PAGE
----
PR is one of the best ways to build visibility for a corporate brand while getting the word out about a given product or service. And a fundamental part of any effective PR campaign is a healthy focus on executive visibility.
These days, business leaders can’t afford to sit on the sidelines and simply run their company with the expectation that their PR team will do the heavy lifting. A C-level executive is the face of the company and often its brand. They must be willing to share business advice, comment on key trends affecting their category, and use their position as a platform for communicating expertise on an industry-wide scale.
Here are some key tactics for PR pros to build executive visibility and thought leadership.
Finding a voice in the media
Executives should be seen as thought leaders – first and foremost – by the journalists who cover their industry. This usually doesn’t happen overnight. PR teams need to be vigilant in identifying opportunities for business leaders to weigh in on relevant news and issues. Whether it’s a reactive pitch about Amazon’s effects on a startup ecosystem or a proactive push about a company’s unusual approach to online marketing – execs should always be using the media as a platform to educate relevant audiences.
Bylines and blogs
A leadership campaign should include a robust bylined content program. PR pros should consistently make inroads for executives to become regular contributors to both trade and mainstream publications. These opportunities give executives a range of content to use as a way to address customer concerns, offer fresh ideas, or introduce new thinking to the industry. They also help shine a light on the personality behind the exec, positioning them as someone with a compelling point of view.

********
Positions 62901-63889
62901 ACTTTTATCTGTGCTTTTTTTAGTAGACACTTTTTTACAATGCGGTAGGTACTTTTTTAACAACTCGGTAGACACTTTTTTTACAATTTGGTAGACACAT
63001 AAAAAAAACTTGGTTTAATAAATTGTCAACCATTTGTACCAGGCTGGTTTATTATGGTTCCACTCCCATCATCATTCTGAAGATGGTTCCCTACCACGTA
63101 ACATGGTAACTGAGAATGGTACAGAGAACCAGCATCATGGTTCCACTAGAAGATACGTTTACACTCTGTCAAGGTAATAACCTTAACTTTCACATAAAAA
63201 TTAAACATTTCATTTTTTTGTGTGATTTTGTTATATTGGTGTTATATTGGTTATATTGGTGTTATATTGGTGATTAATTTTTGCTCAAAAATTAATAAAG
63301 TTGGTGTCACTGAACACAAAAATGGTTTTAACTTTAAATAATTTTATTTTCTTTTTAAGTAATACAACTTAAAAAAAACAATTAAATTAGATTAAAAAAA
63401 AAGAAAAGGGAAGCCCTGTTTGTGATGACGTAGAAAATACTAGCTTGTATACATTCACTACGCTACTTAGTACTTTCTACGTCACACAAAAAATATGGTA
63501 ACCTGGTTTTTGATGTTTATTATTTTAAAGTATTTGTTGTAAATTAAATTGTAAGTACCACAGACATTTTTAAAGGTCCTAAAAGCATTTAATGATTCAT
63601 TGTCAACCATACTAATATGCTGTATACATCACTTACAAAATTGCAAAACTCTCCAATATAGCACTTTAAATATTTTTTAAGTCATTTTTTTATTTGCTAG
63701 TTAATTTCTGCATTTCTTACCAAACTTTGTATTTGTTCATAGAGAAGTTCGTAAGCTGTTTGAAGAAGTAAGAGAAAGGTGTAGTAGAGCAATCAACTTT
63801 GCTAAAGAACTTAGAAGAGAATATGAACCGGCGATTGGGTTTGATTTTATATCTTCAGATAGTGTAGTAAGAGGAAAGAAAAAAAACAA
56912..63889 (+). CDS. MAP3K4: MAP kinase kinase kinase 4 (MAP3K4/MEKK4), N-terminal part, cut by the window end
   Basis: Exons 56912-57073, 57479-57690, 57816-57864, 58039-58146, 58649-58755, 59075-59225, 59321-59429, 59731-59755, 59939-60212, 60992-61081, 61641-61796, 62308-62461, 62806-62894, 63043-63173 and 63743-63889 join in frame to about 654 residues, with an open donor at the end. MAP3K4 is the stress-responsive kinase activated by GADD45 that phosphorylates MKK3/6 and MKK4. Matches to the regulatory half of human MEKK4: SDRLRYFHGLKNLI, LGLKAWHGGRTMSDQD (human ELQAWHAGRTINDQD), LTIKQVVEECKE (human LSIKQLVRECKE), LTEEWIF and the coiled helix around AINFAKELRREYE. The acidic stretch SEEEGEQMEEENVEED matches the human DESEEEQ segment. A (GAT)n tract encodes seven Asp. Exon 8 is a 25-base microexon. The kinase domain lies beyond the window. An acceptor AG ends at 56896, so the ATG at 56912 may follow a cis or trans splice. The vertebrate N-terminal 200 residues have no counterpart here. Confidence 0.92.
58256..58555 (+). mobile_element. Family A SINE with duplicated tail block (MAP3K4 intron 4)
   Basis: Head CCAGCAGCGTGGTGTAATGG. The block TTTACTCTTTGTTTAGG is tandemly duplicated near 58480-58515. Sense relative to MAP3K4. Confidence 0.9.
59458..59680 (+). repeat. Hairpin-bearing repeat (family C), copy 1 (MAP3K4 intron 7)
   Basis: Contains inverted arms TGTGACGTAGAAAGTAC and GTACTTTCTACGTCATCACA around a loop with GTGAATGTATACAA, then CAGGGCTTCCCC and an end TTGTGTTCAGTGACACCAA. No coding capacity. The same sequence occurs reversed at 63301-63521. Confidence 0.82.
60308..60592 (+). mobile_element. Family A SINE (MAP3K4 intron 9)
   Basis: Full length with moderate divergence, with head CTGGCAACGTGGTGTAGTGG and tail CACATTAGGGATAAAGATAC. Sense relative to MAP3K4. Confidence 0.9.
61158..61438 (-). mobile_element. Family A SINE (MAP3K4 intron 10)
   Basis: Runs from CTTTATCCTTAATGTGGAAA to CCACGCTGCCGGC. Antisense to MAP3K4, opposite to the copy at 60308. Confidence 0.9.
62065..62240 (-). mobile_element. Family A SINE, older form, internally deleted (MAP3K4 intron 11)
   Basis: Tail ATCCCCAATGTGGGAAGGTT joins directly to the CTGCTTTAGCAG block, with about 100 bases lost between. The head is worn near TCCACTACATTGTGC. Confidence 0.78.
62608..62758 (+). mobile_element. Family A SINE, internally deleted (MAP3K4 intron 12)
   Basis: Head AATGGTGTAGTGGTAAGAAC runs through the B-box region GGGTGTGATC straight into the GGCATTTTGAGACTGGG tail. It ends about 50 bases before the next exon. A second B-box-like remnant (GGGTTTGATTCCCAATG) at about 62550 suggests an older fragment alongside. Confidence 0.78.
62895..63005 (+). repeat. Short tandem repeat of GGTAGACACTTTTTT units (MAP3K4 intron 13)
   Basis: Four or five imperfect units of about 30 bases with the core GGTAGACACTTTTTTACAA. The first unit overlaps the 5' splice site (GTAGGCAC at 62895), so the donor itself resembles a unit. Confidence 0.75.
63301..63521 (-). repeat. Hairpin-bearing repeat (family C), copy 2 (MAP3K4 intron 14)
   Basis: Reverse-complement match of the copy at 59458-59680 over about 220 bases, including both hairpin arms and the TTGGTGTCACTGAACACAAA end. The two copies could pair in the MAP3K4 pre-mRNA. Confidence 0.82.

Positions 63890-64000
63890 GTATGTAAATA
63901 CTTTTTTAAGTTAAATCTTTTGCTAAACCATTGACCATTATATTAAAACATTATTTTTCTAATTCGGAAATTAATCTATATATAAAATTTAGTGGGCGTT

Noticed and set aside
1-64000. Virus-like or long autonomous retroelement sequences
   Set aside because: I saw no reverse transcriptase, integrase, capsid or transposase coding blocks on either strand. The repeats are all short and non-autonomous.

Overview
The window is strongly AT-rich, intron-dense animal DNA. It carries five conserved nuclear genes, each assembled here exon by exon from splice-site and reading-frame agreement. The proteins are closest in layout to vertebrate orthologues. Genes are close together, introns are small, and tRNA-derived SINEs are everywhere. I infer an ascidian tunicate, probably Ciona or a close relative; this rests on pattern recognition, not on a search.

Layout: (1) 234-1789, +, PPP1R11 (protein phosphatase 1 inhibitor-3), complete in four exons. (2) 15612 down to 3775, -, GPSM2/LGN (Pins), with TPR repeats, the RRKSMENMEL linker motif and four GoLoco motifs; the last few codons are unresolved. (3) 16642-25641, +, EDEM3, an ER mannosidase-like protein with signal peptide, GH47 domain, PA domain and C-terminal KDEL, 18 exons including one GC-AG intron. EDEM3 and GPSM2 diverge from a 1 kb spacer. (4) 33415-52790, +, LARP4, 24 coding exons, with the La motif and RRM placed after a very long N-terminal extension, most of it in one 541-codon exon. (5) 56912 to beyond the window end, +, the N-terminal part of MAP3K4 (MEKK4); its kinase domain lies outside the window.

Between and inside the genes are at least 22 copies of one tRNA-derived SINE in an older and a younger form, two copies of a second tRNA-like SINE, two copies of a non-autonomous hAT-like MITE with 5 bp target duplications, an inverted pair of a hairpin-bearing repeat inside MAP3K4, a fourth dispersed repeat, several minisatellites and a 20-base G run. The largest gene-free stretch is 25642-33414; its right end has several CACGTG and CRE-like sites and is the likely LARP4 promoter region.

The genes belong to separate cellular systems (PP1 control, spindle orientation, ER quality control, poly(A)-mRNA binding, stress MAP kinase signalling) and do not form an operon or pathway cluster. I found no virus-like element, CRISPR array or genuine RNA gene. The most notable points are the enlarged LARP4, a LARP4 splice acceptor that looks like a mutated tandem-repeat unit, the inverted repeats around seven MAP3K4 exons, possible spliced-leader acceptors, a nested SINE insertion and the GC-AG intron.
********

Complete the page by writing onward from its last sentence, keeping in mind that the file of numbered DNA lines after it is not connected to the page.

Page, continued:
Once an exec has established a cadence for generating proactive opinion pieces, they can be leveraged for internal blog content, made actionable through a growing Medium page and posted to LinkedIn to encourage dialogue among other professionals and showcase expertise. See this post for tips on writing stellar executive bylines.
Become a constant at conferences
Speaking at events and conferences is another excellent way for PR teams to build executive visibility. Conferences must be relevant and the subject matter should play to the core strengths of an executive’s abilities as a brand ambassador. If done right, this strategy can drive both visibility and credibility, while giving execs a chance to network with other like-minded business leaders or prospects. See this earlier post for tips on getting speaking engagements.
Take home some hardware
Awards confer that invaluable third-party endorsement, especially for entrepreneurs. For example, the Stevie American Business Awards have categories for “tech innovator of the year,” “maverick of the year,” and “woman of the year.” Just imagine amplifying the news that your founder was named a Glassdoor Employees Choice Top CEO on the company’s awards page, blog posts, social channels, and press releases. But don’t stop at general biz and entrepreneurship awards. Many verticals feature individual categories like “executive of the year” or “CEO of the year.”
We live in a world where social media can make or break a business. These days brands tweet like real people, and certain business leaders have created cult-like followings. As PR campaigns become more integrated, social media is a larger focus for more effective executive visibility. Yet research tells us that 70 percent of Fortune 500 CEOs have no presence on social networks, and many of those who do aren’t very active. Technology executives and entrepreneurs tend to be more comfortable on social media, but others are simply gun-shy.
PR teams should encourage business leaders to find their voice on social media as a way to boost a CEO’s personal profile organically. They should consider LinkedIn and Twitter, for example, to identify and connect with industry influencers, engage with customers and interact with peers. Social media – if used correctly – can humanize an executive and give the average joe a better understanding of the values and ethics that flow into a brand.